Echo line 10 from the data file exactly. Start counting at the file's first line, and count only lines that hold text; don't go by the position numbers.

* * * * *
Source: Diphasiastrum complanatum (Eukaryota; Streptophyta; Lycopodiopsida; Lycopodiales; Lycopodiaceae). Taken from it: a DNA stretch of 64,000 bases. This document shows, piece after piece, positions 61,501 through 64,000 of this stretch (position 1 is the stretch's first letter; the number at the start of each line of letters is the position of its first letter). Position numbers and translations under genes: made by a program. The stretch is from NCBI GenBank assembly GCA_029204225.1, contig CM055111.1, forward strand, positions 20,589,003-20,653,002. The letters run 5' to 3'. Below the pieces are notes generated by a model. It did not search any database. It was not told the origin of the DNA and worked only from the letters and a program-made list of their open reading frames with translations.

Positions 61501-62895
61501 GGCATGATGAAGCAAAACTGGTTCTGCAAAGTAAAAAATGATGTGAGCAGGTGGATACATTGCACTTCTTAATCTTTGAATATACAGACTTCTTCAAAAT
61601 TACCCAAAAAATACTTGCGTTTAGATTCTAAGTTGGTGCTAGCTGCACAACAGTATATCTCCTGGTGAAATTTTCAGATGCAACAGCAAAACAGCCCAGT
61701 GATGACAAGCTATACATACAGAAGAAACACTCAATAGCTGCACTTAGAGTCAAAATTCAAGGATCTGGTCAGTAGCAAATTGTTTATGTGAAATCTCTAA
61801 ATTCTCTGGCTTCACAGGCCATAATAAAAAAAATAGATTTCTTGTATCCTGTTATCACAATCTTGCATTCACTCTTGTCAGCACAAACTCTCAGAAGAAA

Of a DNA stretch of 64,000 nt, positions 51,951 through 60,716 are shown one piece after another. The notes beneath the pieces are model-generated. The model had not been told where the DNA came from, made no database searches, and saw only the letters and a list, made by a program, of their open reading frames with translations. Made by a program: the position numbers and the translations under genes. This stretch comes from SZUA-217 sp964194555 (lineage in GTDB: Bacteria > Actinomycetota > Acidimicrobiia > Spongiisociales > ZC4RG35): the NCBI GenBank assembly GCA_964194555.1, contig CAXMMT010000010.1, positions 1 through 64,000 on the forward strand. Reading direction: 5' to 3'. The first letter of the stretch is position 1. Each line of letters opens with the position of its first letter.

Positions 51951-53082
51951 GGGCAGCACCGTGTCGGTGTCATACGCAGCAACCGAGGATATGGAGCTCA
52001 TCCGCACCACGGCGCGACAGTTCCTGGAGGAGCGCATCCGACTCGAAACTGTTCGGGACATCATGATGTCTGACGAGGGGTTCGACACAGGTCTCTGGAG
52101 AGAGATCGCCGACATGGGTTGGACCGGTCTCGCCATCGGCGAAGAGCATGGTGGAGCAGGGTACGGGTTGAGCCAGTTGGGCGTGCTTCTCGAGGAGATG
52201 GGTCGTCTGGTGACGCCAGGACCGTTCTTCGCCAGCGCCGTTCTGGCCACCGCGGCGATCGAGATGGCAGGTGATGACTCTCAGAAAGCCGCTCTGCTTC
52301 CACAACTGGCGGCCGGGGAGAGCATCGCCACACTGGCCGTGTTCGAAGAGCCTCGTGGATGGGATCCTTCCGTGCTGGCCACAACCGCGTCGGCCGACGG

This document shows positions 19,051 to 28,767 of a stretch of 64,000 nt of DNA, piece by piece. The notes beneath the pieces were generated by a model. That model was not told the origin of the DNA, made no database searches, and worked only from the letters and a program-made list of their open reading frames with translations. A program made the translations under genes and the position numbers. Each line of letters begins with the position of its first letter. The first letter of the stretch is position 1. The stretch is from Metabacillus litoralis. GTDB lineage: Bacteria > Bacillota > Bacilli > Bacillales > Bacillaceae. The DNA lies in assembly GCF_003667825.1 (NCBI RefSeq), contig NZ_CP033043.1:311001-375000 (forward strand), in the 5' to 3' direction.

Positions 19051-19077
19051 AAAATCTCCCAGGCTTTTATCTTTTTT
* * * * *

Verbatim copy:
52001 TCCGCACCACGGCGCGACAGTTCCTGGAGGAGCGCATCCGACTCGAAACTGTTCGGGACATCATGATGTCTGACGAGGGGTTCGACACAGGTCTCTGGAG